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To be spoken of in the same breath as Brian Statham is an accolade few deserve. Statham was one of the greatest fast bowlers who ever lived. Jimmy Anderson deserves it.
Those who, like me, have grown used to Louise Mensch, Conservative MP for Corby, appearing in their Select Committee daydreams may be concerned to learn that Labour is keen to win her seat back. Corby is a marginal, which Mensch snatched from Labour's Phil Hope by fewer than 2,000 votes last year. And last week Labour selected its new candidate, Andy Sawford, son of another former Labour MP. This is very early in the electoral cycle for a constituency party to pick its champion. I do hope her local challenger won't distract Mrs Mensch from her pursuit of Piers Morgan and/or the writing of her next racy novel.
The challenge for the writer here was to resist making any strained references to Headingley 1981 on the 30th anniversary of one of Test cricket's most remarkable comebacks but Yorkshire made it impossible. Moreover, no contrivance was necessary.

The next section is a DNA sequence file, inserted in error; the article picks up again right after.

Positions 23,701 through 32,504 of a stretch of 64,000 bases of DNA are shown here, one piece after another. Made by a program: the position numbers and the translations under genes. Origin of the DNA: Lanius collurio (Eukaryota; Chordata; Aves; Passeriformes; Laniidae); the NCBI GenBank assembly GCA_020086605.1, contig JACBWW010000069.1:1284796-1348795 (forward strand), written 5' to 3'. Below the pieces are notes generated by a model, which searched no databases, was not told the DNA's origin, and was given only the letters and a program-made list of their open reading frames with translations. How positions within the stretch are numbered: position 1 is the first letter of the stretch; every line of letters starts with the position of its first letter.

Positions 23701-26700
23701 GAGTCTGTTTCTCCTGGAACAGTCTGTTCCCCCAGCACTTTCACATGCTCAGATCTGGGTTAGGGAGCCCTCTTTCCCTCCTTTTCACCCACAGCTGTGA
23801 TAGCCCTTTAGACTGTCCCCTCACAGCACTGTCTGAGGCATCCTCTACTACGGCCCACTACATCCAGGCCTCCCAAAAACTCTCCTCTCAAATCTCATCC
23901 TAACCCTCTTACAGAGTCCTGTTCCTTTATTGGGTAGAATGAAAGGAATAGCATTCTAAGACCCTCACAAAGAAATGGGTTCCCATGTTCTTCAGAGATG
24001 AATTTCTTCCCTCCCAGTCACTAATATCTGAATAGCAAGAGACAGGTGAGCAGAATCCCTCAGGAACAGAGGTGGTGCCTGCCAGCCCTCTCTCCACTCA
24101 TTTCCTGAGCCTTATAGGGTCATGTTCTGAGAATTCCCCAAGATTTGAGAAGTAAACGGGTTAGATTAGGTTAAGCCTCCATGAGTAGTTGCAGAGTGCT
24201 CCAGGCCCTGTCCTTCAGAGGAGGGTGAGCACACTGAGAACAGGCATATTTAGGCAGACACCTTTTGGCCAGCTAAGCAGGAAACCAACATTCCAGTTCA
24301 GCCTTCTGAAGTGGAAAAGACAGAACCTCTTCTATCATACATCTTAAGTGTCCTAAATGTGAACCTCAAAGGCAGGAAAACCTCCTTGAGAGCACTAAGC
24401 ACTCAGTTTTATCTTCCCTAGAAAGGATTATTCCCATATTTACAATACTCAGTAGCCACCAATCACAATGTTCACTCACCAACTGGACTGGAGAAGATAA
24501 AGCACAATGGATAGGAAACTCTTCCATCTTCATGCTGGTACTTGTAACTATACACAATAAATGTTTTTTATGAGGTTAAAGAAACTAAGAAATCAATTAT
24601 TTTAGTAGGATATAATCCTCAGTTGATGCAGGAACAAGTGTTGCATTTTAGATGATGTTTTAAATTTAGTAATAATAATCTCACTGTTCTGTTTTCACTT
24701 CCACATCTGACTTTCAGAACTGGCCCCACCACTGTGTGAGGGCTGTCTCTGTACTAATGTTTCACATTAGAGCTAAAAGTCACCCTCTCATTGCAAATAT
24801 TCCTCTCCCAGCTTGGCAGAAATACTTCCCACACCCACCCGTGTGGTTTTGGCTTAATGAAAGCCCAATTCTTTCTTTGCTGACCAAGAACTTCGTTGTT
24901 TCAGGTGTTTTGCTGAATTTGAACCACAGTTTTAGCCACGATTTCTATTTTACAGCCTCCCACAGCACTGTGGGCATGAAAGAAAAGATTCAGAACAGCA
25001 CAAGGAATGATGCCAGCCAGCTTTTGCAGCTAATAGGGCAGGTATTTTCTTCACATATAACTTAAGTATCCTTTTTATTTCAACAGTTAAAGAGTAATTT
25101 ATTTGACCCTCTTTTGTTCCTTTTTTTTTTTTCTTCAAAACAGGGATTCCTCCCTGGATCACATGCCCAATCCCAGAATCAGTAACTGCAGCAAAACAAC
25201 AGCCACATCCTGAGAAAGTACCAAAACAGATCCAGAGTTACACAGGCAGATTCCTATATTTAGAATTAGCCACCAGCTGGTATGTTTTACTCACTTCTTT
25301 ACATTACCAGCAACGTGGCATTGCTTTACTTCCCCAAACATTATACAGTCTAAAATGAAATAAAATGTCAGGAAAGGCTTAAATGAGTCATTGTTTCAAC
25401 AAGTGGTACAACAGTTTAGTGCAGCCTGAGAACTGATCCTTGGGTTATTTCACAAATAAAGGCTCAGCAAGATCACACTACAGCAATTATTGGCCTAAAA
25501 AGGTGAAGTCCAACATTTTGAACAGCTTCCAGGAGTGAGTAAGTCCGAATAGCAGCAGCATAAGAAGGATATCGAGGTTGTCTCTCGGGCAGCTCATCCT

From the magic of Botham to Willis' heroics, five protagonists of the unforgettable third Test at Headingley recall day-by-day how home side conjured greatest comeback in cricket history against Australia
Alastair Cook and Ian Bell were both beset by moments of controversy on their way to the hundreds which put England within sight of Ashes history.
In one of the stories about the origins of the informal name of the Brisbane cricket ground it means “fight talk place.” That is apparently the translation of the word Woolloongabba, actually the name of the suburb where the ground stands and known to all and sundry as The Gabba.
The former fast bowler turns selector – here is his team from his three decades of playing in and watching battles for the urn
Sri Lanka 262-3 New Zealand